Original found at http://www.chinaculture.org/gb/en_travel/2003-09/24/content_32554.htm
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Hemudu Site

The Hemudu Site is located in Humudu Village in Luojiang Town of Yuyao County, Zhejiang Province.

In the summer of 1973, the Hemudu Site was discovered accidentally by farmers of Hemudu Village when they built drainage facilities in the northeast of the village. The renowned Hemudu site, covering an area of about 40,000 square meters, is an important village site in the New Stone Age, with cultural relics of about 4 meters thick. The site has four cultural layers overlapped. According the measurement of C14, the fourth layer dates back to 6,000 and 7,000 years ago.

Rows of wooden poles and board stakes were orderly arranged along the small hill. This was a railing-style construction, with large stake of 23 meters long and 7 meters deep and the front porch about 1.3 meters deep. Most of these wooden poles had mortises and tenons, the earliest ones that have ever been found in China, indicating that such kind of techniques were adopted then.

A large amount of rice was unearthed in the site. The well-preserved rice, including indica rice and japonica rice, was proved to be cultivated rice. The large amount of well-preserved rice with a wide distribution area made the Hemudu Site a rare Neolithic site in China and wrote a new page in the archaeological history of the Neolithic Age with the first-time discovery of indica rice. Other objects unearthed included tools used in agricultural production and processing, such as spade-like bone plough, wooden box, bone sickle, and timber. These proved that agricultural production had become a main sector in local area 6,000 and 7,000 years ago. The discovery of rice in the Hemudu Site has another significant meaning. People originally believed that India was the origin of Asian rice, while the discovery in Hemudu proved that rice unearthed there was over 3000 years older than that discovered in India.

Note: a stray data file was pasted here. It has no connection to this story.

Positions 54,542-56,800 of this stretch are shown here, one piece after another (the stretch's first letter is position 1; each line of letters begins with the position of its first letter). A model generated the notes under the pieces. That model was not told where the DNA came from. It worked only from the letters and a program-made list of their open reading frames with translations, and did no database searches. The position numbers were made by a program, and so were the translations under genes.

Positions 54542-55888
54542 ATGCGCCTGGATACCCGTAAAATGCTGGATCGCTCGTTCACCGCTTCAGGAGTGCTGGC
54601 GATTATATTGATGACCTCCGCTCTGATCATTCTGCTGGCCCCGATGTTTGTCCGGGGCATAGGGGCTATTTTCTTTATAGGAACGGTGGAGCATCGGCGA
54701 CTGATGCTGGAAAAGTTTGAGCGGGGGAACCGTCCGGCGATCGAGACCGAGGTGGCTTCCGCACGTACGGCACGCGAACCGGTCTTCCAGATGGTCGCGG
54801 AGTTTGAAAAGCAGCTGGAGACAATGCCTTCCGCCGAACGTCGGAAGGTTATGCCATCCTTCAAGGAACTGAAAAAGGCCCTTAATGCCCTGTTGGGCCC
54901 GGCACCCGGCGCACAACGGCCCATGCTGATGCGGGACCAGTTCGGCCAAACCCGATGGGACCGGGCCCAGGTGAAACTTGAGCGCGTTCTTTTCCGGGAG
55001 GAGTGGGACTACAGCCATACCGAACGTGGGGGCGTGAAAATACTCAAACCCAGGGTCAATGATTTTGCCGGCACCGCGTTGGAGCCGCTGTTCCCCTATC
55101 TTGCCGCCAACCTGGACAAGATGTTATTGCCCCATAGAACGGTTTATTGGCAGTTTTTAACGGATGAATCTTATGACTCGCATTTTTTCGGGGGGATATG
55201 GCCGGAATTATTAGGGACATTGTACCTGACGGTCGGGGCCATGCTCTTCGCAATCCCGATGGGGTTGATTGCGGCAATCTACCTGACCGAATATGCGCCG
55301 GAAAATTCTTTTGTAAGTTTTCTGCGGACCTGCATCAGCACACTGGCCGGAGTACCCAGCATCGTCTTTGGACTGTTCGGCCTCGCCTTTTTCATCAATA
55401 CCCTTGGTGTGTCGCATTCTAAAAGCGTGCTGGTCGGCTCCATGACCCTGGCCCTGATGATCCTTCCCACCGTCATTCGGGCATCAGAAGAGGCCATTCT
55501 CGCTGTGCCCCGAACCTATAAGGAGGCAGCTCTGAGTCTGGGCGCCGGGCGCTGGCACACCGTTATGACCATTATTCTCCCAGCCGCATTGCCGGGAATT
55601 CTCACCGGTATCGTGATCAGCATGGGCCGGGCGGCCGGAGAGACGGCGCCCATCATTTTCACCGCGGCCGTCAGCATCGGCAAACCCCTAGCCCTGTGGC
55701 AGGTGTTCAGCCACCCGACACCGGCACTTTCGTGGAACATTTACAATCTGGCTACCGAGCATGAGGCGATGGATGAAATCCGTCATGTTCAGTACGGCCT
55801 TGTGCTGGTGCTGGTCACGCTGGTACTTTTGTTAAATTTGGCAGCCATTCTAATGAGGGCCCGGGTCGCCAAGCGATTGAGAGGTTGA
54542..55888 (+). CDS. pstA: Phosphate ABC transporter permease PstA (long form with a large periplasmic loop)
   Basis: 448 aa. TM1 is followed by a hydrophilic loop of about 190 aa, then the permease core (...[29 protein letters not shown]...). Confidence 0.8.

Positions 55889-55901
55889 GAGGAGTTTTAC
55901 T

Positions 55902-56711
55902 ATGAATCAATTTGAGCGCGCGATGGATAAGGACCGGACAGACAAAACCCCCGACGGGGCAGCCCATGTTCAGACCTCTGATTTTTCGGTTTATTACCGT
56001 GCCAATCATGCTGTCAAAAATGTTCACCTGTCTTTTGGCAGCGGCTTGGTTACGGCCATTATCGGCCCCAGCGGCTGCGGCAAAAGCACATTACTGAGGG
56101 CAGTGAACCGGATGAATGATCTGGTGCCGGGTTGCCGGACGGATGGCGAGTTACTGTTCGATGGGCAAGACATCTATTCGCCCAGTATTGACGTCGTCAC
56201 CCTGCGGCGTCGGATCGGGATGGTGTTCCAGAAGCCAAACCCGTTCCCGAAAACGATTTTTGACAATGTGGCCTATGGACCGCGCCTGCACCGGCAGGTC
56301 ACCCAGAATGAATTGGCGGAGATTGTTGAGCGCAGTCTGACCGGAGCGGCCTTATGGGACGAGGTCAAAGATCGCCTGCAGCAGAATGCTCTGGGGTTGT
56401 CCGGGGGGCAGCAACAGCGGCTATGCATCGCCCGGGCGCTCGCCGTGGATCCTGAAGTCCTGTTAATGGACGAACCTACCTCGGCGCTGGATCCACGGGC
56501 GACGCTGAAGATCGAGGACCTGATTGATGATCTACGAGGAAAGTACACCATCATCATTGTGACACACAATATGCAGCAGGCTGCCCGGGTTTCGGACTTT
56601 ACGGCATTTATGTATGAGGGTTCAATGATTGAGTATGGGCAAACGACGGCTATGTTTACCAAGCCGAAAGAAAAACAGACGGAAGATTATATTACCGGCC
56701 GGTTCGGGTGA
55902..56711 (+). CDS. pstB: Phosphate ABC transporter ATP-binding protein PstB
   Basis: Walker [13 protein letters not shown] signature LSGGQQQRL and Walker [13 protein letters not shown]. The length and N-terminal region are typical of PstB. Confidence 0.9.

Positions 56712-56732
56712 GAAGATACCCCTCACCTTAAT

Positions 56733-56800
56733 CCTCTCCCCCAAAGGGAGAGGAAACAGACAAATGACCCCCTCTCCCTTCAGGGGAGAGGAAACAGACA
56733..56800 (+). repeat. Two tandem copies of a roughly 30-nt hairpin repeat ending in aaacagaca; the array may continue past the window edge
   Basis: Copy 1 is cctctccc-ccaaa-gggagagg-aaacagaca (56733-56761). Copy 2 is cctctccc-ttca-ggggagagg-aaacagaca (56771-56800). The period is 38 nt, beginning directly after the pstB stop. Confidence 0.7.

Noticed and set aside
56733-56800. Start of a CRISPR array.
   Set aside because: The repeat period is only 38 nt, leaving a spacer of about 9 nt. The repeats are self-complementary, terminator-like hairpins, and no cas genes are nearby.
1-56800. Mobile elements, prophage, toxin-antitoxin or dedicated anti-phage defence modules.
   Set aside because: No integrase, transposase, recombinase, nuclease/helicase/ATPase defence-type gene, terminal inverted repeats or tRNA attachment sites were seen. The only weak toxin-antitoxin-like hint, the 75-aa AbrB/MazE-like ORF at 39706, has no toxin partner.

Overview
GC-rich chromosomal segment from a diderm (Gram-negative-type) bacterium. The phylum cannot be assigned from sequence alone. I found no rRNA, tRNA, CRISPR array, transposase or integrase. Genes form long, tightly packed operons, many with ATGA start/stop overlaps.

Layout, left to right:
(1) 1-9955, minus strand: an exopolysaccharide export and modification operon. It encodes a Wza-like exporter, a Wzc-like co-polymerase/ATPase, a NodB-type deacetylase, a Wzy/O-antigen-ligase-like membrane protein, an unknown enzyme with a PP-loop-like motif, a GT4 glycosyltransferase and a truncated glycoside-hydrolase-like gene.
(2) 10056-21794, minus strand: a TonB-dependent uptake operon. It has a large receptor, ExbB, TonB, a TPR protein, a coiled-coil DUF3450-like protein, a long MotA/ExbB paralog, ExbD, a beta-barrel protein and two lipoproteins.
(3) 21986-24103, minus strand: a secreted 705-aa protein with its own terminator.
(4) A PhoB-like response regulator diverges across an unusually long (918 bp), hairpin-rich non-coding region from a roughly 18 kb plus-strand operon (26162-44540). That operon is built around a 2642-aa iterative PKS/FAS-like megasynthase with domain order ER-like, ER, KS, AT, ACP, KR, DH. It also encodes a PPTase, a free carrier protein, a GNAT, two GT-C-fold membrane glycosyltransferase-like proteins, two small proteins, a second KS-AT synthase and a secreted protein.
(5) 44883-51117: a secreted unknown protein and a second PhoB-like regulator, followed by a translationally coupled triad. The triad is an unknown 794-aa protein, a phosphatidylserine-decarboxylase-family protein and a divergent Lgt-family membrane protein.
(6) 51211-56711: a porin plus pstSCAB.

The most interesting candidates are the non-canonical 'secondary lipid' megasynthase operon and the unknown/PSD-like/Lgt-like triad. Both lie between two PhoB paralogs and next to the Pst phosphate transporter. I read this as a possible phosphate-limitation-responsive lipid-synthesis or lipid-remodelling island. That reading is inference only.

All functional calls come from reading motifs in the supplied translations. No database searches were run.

Also unearthed in the Hemudu Site was a large amount of animal bones, including man-feed pig, dog, buffalo, wild deer, red elk, river deer and bear as well as some extinct species such as elephant and rhinoceros. These bones provided important data to the study of weather changes in ancient times and the beginning of primitive stockbreeding.

The Hemudu Culture had a colorful primitive art. Pottery wares were decorated with animal and plant patterns. Other relics included pig, sheep and human head figures made of pottery, and bone-enchased and ivory-enchased objects. The unearthed bone whistle can still make sounds.

The discovery of the Hemudu Site bears proof that as early as 6,000 and 7,000 years ago, there appeared quite developed primitive culture in the lower reaches of the Yangtze River that is believed to be one of the cradles of the ancient Chinese civilization.

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Original found at http://www.chinaculture.org/gb/en_travel/2003-09/24/content_32554.htm
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